They are not realistic but when it comes to defects of the film process there's one they replicate very well: reticulation. When you sharpen a Fuji file it displays a type of artifact that people have come to call "Fuji worms". It's similar to botching the bleaching stage when developing film.
Now, if you're after the colors of film, look elsewhere. Fuji has an inferior color filter array, particularly in newer generations where autofocus creates an ugly problem where you have entire rows of pictures with no green data. The colors in the older models are slightly better than the new ones but AF is slow.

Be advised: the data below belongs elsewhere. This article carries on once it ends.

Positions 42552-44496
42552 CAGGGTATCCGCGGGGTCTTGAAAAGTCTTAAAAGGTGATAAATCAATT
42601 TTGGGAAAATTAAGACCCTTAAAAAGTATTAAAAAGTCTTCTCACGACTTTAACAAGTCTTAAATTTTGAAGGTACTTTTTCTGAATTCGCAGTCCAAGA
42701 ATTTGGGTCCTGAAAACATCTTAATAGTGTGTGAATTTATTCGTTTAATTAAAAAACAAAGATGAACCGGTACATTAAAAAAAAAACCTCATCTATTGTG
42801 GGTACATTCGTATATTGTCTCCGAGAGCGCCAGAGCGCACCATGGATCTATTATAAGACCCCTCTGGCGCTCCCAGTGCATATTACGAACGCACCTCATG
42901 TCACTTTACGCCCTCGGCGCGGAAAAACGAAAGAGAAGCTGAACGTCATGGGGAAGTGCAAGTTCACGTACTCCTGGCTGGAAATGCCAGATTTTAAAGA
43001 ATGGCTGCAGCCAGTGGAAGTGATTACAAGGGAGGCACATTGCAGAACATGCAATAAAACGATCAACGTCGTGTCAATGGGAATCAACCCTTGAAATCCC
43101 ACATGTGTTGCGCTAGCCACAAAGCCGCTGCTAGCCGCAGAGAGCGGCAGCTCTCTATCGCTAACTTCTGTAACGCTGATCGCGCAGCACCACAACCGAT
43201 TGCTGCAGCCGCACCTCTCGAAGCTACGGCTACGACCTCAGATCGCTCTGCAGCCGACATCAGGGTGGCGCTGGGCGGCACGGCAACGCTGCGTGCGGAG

If you want the ultimate filmlike experience take a look at Sigma and their Foveon sensors. The most color accurate cameras in the market. After that, Canon, Nikon and Pentax have your back. Olympus and Panasonic produce beautiful results but their sensor is tiny so it can be limiting. After that, Sony. Technically not bad but they demand a lot of postprocessing to look good. Capable of beauty but dull by default. Fuji is last place, unless you want to shoot people pictures and then it's nice. It's ironic because they produce arguably the most beautiful film stock in the market, Velvia. However, even their Velvia simulation doesn't come even close to the real thing, while Sigma can achieve that and more. One of the easiest ways to get close to the film look is shooting RAW and then using presets in Lightroom. Look up RNI labs. You can get the packs pirated if you want. The Fuji sims are similar to this but in camera and with inferior results because of the sensor. Even adjusting the parameters of the simulations with "recipes" it's not even close to the real thing.